Heidi and Suzie were friends of mine on Glenmoor Street in the neighborhood. Play was something we did well. We lined up books and played library with slips of paper, stamps, and ink pens. We dressed in bonnets and put cloths over our beach pails and pretended to be Laura Ingalls. We made forts in the bushes and had picnics. The list of opportunities for play was endless especially in the summer time. For me those were some of the good old days. Play happened all day long until your mom called you home because it was getting dark.
Back then, I had no idea how involved educationally play was. Now I am a parent and a teacher and that lesson has become a new one for me. After my daughter was diagnosed with autism, I not only became aware that play simply does not come natural for some, but it also is a very complex activity. I find the topic of play fascinating and mind boggling. The research that supports the power of play is overwhelmingly positive. Play in a nutshell is a child’s work. It is the child’s working on developing social skills, creativity, imagination, problem solving, and more. What is more purposeful than that? So many life skills all wrapped up in play.
Lately, I have felt like I have had to defend playtime in my classroom. In an age where play is a soccer game, a dance recital, or a swim meet, play has been washed of is pure free form fun. In an age where play is often running around reenacting Power Rangers, Star Wars, My Pretty Ponies, or Hello Kitty , play has lost its originality. In an age where play in some classrooms has been replaced with worksheets, reading groups, extra workpapers, and busywork, play has lost its value. There is certainly a pressure for academic activities and play is not one of them. In my classroom these days, we spend at least 40 minutes of play each day. That includes outside time and inside time. Play is also incorporated in our daily lessons. After play, I see every time that the kids are more focused on teacher directed activities.
Today, I am discouraged at how little kids are playing. All that is needed is a chance and maybe little bit of coaching. Yet, even in the delayed child like my daughter, there is hope! Some children, when given the chance, value their play time and are showing confidence in many skills just by playing.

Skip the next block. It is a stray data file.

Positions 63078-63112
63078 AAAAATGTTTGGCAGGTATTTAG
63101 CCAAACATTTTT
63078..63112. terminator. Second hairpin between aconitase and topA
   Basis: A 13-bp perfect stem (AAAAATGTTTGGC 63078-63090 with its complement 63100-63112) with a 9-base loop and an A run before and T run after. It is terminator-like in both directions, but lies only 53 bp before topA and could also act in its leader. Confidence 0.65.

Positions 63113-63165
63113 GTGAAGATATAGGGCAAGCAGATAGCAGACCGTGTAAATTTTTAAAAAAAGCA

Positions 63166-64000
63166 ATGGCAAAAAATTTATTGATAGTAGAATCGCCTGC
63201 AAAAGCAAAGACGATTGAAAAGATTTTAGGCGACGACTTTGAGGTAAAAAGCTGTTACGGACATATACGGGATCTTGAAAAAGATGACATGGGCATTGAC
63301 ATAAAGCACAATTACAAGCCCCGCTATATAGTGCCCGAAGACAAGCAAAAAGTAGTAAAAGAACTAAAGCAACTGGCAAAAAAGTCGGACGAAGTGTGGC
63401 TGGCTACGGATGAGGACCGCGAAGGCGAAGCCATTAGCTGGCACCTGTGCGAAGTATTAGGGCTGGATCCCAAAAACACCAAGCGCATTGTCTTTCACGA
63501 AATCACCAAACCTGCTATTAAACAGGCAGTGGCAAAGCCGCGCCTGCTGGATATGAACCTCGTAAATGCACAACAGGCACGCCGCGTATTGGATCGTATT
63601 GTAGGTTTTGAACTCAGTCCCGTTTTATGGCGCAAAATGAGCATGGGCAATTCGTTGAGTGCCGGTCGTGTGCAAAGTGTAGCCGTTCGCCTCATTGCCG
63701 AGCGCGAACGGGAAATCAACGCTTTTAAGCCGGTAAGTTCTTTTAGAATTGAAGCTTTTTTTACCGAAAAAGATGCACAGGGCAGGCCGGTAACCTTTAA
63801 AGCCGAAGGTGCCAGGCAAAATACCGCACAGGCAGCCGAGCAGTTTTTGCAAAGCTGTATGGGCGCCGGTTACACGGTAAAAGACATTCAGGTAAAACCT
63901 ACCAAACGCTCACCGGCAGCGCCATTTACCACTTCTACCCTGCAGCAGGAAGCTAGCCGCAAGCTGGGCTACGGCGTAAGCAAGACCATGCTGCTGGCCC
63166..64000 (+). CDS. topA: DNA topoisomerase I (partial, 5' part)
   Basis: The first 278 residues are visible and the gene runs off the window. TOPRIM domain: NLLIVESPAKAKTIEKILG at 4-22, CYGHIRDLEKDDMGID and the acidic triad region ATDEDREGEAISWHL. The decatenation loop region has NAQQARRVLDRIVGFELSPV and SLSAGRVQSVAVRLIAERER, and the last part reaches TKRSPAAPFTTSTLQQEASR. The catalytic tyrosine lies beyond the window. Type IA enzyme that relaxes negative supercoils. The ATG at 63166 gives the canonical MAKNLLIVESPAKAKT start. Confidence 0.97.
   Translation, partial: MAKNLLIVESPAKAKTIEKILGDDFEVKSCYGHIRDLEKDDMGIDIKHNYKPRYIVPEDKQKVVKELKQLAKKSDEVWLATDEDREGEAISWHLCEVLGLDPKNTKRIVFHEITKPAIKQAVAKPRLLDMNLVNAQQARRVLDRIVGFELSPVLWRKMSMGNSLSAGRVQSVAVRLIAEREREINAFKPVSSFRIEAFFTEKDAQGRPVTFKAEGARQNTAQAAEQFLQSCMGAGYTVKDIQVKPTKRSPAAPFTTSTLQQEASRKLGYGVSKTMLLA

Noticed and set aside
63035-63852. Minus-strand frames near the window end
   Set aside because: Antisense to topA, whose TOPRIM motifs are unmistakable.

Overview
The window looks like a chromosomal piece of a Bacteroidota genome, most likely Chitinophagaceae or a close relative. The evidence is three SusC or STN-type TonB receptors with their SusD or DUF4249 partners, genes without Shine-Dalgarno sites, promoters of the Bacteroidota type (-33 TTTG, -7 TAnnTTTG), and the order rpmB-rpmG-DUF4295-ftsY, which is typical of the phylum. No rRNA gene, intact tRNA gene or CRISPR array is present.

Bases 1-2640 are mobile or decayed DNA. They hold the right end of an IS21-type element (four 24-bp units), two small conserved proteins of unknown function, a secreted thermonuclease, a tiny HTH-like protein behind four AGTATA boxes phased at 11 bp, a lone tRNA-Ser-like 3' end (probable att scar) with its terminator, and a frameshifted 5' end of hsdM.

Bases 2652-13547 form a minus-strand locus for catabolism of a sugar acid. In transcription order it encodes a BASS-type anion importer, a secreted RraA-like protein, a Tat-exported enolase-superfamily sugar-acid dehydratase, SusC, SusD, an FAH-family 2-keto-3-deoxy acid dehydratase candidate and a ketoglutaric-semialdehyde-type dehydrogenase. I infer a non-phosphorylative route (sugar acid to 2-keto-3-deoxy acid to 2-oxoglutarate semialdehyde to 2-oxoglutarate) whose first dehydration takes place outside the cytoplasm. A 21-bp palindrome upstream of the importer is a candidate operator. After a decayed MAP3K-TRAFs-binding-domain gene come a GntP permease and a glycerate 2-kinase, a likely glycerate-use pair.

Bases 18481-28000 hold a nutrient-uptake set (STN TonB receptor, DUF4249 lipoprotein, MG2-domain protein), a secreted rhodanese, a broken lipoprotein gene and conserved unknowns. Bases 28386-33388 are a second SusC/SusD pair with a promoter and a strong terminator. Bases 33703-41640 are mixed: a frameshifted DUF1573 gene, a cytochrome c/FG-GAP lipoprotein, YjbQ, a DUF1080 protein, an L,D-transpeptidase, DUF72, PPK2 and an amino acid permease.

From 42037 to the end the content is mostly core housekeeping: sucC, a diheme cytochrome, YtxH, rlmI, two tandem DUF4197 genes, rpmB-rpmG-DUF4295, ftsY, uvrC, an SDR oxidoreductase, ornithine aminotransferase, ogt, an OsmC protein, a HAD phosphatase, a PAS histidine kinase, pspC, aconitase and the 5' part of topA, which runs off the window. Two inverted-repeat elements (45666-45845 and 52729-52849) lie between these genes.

Here is an example of something that happened with some young four and five years olds at my school this past early June.
Three or four children came over and said “Come to our restaurant.”
Another teacher and I walked over to a wooden gazebo where they had picked several types of grasses, weeds, dandelions, and clover. They had sorted them out and took our orders. They told us how to make a “taco” out of woodchips and plants. What creativity! What cooperation!
My daughter had seen a story on DVD called the Pigs Wedding. It is a rather silly out of print story about some pigs named Curly Tail and Porker who get married. They invite pigs and paint clothes on themselves. A rainstorm comes and washed the clothes away. After picking Clara up from school one day, Clara suggested that we wash Porker. I hadn’t a clue what she meant. But she later explained that I should draw Curly Tail and Porker on the driveway with sidewalk chalk. Then she would wash them off with drippy wet sponges. That is how she pretended to be in the story. She created a very original play scheme demonstrating problem solving, invention, and sequence.
More on play later. In the meantime, consider the value of play. It’s worth more to a child’s development than many think.